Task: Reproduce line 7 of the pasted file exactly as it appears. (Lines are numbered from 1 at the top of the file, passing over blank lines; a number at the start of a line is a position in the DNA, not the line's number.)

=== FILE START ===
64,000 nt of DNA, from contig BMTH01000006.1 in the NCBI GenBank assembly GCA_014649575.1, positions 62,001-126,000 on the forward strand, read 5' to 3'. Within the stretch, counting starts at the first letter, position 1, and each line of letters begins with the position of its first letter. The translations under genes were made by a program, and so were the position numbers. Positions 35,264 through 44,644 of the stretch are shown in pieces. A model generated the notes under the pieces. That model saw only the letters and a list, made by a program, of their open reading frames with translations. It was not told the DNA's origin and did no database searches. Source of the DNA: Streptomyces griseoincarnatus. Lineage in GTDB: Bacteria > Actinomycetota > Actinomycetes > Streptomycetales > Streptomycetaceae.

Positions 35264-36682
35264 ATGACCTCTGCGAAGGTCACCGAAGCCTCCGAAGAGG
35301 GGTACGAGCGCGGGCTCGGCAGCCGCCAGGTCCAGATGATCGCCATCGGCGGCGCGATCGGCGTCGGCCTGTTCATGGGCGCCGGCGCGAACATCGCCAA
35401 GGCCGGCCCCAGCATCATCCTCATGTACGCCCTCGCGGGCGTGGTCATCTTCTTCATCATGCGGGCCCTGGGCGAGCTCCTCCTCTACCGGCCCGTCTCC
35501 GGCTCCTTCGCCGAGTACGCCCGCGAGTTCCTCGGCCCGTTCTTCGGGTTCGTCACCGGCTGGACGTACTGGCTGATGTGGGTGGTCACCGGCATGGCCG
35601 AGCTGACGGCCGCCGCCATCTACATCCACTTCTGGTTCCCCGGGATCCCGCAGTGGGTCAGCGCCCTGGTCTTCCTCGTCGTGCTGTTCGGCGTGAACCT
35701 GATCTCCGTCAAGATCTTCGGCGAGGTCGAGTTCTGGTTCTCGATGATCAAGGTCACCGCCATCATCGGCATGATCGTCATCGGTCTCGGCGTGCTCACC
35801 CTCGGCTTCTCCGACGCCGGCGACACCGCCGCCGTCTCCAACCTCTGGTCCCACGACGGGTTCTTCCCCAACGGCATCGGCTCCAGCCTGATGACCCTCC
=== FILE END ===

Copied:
35601 AGCTGACGGCCGCCGCCATCTACATCCACTTCTGGTTCCCCGGGATCCCGCAGTGGGTCAGCGCCCTGGTCTTCCTCGTCGTGCTGTTCGGCGTGAACCT